By the time the sun rose over shell-shocked Umlazi township on Tuesday morning, the political fall-out from a bloody five-day weekend in KwaZulu/Natal was clear.
Concern over the bullets flying around President Mandela had given way to opposition outrage at the president’s angry—and remarkable—threat to withdraw funding to the wayward province.
The allegations of “tyranny” from the Inkatha Freedom Party and the National Party have, however, obscured the context of the president’s warning that his patience had, finally, run out. Continuing violence in the province has resulted in at least 1 000 politically-motivated murders since last year’s general election. The dangerous climate is being fuelled by inflammatory remarks and the confrontation politics of the IFP that threaten local government elections and the stability of the country.
Two week’s ago, IFP leader Mangosuthu Buthelezi called on supporters to “rise and resist the central government”. He also warned that chiefs would not participate in local government elections until the agreement on international mediation was honoured.
Four days after Buthelezi’s fiery remarks, some 15 000 IFP supporters marched through Durban in a counter-Freedom Day march to demand international mediation. Bullets fired from inside the trains ferrying the marchers home left four dead around Umlazi’s ANC-dominated Glebelands hostel.
On Sunday, buses carrying ANC supporters to rallies in the province came under attack. One person died in Mandini and at least four ANC supporters were killed in Nongoma. Drivers of buses chartered to transport ANC members to a rally in rural Embo-Thimuni on Monday morning were threatened and they abandoned the journey. Also on Monday, ANC Northern Natal chairperson Bheki Ntuli’s house and six others were torched in Mtubatuba, only a few months after his 64-year-old mother was shot dead.
By the end of the five-day weekend, at least 21 people had died from political violence in the province, and at least four separate ANC events had faced some form of attack during the party’s first notable local election drive.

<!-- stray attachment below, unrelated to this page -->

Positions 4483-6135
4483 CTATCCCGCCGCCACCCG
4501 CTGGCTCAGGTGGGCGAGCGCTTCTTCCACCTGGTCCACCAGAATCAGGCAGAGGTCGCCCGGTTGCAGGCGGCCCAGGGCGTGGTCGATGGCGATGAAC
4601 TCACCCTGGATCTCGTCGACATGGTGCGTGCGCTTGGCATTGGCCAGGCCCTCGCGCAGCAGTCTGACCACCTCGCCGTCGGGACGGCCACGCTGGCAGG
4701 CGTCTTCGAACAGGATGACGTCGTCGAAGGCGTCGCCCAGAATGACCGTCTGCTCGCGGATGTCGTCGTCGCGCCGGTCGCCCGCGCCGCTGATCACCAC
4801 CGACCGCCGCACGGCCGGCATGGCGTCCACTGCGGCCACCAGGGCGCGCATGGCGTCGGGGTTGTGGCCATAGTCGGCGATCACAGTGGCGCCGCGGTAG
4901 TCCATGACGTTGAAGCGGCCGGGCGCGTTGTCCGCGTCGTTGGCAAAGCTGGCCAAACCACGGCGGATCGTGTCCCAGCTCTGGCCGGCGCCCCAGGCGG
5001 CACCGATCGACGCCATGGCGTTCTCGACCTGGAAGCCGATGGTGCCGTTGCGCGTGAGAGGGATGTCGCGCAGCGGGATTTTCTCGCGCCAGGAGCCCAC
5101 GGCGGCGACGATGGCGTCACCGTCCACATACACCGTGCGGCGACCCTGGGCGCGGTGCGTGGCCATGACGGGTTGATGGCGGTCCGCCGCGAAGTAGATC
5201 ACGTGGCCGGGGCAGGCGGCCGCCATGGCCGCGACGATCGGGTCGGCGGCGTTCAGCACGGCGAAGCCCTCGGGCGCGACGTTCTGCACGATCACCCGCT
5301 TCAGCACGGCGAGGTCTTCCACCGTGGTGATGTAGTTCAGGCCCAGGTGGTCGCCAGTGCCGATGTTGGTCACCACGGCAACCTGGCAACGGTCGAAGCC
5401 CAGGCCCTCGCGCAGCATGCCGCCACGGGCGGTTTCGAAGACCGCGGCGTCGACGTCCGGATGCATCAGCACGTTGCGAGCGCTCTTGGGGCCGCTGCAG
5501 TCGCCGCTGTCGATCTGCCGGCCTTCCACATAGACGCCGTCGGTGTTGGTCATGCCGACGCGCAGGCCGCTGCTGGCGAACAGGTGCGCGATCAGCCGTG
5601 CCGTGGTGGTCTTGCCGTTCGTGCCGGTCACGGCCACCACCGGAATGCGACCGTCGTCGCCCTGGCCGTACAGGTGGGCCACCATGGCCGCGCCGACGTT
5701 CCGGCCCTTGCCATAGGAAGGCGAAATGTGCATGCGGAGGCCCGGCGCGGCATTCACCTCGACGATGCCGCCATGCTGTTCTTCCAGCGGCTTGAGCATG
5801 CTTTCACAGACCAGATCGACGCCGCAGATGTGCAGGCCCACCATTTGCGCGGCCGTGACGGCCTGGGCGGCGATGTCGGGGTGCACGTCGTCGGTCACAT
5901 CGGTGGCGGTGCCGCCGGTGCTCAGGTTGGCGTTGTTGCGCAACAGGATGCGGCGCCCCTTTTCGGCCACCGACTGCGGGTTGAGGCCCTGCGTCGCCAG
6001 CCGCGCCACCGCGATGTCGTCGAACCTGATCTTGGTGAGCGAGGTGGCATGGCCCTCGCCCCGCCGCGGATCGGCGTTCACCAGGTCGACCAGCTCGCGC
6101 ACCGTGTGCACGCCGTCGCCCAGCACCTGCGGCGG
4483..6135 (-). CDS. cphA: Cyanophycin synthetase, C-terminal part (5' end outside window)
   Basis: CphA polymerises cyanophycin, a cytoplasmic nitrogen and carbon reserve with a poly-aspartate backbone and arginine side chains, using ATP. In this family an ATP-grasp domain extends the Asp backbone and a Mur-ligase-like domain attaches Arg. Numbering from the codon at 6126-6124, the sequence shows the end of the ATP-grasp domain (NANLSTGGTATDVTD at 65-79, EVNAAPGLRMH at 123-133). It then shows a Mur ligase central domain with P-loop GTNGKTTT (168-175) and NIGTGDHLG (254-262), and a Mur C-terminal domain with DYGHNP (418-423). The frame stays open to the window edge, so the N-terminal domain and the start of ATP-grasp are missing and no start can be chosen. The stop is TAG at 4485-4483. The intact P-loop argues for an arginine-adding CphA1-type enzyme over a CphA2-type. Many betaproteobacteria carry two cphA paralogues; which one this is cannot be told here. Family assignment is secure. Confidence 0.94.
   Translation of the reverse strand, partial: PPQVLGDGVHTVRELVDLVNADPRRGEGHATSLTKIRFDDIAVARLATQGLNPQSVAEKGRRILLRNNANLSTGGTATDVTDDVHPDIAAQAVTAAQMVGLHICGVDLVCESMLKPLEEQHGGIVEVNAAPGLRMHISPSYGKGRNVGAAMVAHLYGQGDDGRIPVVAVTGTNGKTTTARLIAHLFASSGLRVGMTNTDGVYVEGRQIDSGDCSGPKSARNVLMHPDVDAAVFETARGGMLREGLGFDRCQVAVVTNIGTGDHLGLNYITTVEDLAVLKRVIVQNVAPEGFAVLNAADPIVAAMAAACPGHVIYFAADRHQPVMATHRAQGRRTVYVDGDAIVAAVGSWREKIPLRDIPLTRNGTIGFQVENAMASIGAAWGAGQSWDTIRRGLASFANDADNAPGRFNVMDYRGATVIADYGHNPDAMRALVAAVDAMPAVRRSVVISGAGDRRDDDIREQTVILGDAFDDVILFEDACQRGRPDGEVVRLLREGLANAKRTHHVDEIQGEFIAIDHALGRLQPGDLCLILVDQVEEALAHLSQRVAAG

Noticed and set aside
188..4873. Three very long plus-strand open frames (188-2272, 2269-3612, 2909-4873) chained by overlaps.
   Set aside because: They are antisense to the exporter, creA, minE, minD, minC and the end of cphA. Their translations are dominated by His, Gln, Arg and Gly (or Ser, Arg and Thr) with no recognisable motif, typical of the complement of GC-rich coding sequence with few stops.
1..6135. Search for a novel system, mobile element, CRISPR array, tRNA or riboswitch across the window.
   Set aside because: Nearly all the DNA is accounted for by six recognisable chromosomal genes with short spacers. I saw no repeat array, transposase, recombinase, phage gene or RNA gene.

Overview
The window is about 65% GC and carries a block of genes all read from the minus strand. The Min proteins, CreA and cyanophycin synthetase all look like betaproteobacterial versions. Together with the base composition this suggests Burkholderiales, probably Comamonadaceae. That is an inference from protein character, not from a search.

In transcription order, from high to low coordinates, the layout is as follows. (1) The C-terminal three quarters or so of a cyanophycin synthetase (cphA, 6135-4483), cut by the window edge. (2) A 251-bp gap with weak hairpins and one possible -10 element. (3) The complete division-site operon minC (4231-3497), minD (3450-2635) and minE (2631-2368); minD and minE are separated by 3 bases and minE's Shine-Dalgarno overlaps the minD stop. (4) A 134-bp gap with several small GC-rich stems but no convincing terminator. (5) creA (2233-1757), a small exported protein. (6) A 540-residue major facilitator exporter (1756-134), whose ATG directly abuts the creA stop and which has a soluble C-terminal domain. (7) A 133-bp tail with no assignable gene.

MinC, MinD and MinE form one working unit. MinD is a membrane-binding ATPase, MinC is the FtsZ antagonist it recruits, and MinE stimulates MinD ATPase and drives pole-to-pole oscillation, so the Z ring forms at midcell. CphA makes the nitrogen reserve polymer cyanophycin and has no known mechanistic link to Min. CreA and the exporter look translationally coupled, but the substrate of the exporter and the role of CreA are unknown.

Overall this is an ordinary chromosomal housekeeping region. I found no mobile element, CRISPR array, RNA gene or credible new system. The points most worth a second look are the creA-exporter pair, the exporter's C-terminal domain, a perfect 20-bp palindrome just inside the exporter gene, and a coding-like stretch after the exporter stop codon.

It was against these rising tensions and the spectre of a return to last year’s pre-election civil war scenario that Mandela warned that he would not allow a province to use government funds to finance an insurrection against the
Inkatha’s grievances about the ANC reneging on international mediation to resolve the constitutional impasse are turning ominously in this direction. As Mandela told parliament on Wednesday: “I do not believe the constitution is more important than human lives.”
As politicians and commentators donned their morality caps, talking about the withdrawal of basic services to residents of the embattled province if Mandela carried out his threat, Cosatu southern Natal chairman John Zikhali said such a move was not on the cards. If a withdrawal of funds became necessary, Zikhali said, central government would merely take over the administration of the province’s finances, ensuring they could not be misused.
While Mandela’s legal advisor, Fink Haysom, this week declined to comment on whether there was evidence of such misuse of funds in KwaZulu/Natal, the track record of the former IFP-dominated KwaZulu Government indicates the possibility is not far-fetched. Last year the ANC and IFP locked in confrontation several times over the use of homeland government funds to hire buses for IFP political rallies and the purchase of a R33-million jet and its use by IFP leaders for political purposes. And, most importantly, the two parties clashed over the source of funds used to train over 5 000 IFP “self-protection unit” members in the bloody run-up to last year’s poll.
Zikhali pointed out that the two parties have already had a similar clash this year: “The provincial government uses money to call izimbizo (mass gatherings) instead of implementing the Reconstruction and Development Programme,” he said.
Mandela’s spokesman Parks Mankahlana said: “If the government is convinced a province is using money from central government for purposes other that what they are intended for, it can decide to withhold that money.”
With all indications pointing to a major showdown between the province and the Government of National Unity in the months ahead, and with reports from some sources of continued military training seemingly borne out by the consistent appearance of uniformed “self-protection units” at IFP functions, the government will be watching closely for signs of such misuse.
Although the president sought to reassure provinces this week that he had no intention to randomly disempower them, Haysom said ordinary statutes or a State of Emergency would legally empower Mandela to carry out his threat in the event of a revolt.
As Zikhali argues, nowhere in the world have countries shown tolerance for attempts by a province or state to undermine central government. * In Parliament on Wednesday, President Mandela said the recent violence in KwaZulu/Natal was the direct result of Chief Buthelezi’s call on Zulus to “rise against” the central government. “It was not only a statement. That threat is now being implemented in the province of KwaZulu/Natal.”
Referring to criticism of his threat to cut central government funding to KwaZulu/Natal, Mandela said: “Members who have never known about the tradition of human rights or democracy are now giving gratuitous advice to those people who fought hard to bring about democracy in this country.”